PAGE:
GFIA's founding members include Warburtons, Genius Foods, Mrs Crimbles, Nairns Oatcakes, Bells of Lazonby, BFree Foods, Delicious Alchemy and Dr Schar.
A statement issued by the trade group said the top priorities for 2017 would be developing best practice guidelines on ingredient sourcing and gluten-testing methodology.
Founder of OF+ Consulting and GFIA chair Simon Wright told FoodNavigator it has not yet been decided whether these materials would be available to non-
members, but that this would be under discussion.
“GFIA members will have financed the work so it is right they should maintain the benefits. However we are aware that others in the sector - particularly smaller companies- would also benefit from such best-practice advice, as we all work to deliver high quality products to the consumer," he said, adding that GFIA may consider working with other international gluten-free trade groups.
However, it has no plans to begin its own gluten-free certification, which will continue to be carried out by national charityCoeliac UK. “[It] already has a well-respected scheme with a recognised logo which consumers look for on-pack,” said Wright, who has previously held positions at Leatherhead Food Research and Green & Blacks.
The announcement was welcomed by Coeliac UK's chief executive Sarah Sleet, as a sign of “the maturation of the gluten free sector”.
She said the association would help industry work together to tackle consistency and safety for the benefit of consumers and keep growing the new market. Coeliac UK's website contains a food and drink directory with 15,000 processed and packaged foods that are suitable for coeliac sufferers.
The UK’s gluten-free market is the most lucrative segment of the free-from category, accounting for 60% of all free-from foods and enjoying a 36% increase during 2015, according to Mintel data published last year.
It is also top in Europe for gluten-free foods with sales hitting £365 million (€426m) last year, while sales in Italy were worth £250m (€292m) and £54m (€63m) in Germany.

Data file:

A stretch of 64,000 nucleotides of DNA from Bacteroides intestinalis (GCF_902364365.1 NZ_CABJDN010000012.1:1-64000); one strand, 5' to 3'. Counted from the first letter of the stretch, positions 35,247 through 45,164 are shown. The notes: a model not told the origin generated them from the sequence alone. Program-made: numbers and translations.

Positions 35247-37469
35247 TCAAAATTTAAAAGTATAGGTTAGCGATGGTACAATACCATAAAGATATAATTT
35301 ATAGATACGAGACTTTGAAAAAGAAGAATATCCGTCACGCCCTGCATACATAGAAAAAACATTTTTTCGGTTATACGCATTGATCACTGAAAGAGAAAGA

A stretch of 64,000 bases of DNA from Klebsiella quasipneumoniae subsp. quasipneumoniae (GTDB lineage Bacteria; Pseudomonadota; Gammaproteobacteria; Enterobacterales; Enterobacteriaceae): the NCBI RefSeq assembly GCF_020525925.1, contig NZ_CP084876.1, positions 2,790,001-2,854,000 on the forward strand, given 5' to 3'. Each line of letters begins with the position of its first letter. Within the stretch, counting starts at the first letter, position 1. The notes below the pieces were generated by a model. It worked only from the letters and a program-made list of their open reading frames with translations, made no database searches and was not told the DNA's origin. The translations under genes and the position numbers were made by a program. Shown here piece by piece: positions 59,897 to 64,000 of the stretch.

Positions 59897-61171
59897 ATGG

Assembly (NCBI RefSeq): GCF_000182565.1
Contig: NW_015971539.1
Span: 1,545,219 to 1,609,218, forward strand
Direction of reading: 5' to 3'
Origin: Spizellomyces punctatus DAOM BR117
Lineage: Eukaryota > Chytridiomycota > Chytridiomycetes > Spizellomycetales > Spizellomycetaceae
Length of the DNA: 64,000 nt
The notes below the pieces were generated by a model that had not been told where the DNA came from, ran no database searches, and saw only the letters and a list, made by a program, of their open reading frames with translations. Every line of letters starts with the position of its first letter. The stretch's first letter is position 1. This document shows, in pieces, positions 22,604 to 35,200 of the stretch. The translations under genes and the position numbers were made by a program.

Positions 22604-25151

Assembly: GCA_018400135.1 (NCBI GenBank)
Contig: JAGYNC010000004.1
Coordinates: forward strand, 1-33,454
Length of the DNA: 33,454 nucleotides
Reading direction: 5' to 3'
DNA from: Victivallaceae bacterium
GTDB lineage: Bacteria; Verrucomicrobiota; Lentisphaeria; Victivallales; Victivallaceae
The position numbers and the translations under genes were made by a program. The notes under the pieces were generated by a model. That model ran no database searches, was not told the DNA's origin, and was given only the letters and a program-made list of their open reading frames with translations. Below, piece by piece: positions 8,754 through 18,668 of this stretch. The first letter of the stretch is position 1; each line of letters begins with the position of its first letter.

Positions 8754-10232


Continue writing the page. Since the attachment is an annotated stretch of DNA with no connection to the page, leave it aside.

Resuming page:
Challenges come with success
Wright said the association would work to address the challenges that have come as a result of its own success.
“The rapid growth of the sector has led to a lot of new product development in a very short time and the need to set up new supply chains. We aim to provide GFIA members with resources and a network to help them address these challenges. The GFIA hopes to overcome these challenges through discussion, co-operation and collaboration.”
A spokesperson for Nairn's Oatcakes said: "As many of the ingredients are sourced from abroad it is likely we will look to other bodies for advice [and] support. We want to ensure consistency across the GF supply base in the UK, and to engender real confidence in the integrity and quality of our products."
GFIA is a full member of the UK’s Food and Drink Federation (FDF), which will provide GFIA’s secretariat. Last year FDF published a best practice guide for gluten-free manufacturers, drawn up in collaboration with Coeliac UK, the Anaphylaxis Campaign and the British Retail Consortium.
Europe’s gluten-free food manufacturers came out in force at last year’s SIAL in Paris, with firms winning innovation awards for gluten-free pastas made from black and white quinoa, yellow lentils, chickpeas or corn.